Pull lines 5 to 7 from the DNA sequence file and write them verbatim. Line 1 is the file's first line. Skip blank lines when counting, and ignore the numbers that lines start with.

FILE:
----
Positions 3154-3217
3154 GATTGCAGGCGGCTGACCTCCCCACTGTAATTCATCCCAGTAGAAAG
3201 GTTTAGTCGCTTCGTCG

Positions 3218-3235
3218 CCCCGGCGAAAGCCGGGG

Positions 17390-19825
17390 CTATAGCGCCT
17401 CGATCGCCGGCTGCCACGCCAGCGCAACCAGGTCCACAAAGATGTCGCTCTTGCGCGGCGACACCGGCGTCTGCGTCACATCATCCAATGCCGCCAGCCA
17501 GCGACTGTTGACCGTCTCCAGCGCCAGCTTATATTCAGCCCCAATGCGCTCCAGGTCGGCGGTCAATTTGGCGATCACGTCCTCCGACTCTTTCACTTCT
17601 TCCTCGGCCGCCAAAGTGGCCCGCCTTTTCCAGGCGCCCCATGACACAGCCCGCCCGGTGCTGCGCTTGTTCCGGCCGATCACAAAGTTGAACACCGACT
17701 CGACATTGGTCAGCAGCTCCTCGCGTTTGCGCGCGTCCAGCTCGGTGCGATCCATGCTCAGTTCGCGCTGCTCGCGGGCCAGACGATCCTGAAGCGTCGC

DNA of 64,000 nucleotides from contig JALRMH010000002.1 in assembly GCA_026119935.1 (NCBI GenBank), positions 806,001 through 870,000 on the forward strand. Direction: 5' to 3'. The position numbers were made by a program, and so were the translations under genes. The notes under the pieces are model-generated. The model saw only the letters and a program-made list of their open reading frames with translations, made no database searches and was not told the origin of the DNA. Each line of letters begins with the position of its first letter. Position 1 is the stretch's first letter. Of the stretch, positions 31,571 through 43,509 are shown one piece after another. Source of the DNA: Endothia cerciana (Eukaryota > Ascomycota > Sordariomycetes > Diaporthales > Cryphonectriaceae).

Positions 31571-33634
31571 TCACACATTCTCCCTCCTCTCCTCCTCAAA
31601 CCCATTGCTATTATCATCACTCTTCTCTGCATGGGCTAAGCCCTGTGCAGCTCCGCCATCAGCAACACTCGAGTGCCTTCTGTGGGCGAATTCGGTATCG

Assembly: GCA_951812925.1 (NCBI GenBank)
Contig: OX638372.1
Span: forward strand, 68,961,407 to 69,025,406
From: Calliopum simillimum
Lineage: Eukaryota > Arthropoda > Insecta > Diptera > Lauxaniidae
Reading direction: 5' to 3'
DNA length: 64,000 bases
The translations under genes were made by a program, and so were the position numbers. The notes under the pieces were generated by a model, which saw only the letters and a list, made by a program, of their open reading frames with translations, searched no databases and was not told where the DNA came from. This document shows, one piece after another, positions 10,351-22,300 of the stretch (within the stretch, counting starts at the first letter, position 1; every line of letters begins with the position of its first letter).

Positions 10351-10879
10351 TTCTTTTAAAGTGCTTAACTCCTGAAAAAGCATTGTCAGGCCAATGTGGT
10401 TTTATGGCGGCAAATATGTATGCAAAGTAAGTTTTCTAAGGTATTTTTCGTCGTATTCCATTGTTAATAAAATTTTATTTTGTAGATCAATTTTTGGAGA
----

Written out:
3218 CCCCGGCGAAAGCCGGGG

Positions 17390-19825
17390 CTATAGCGCCT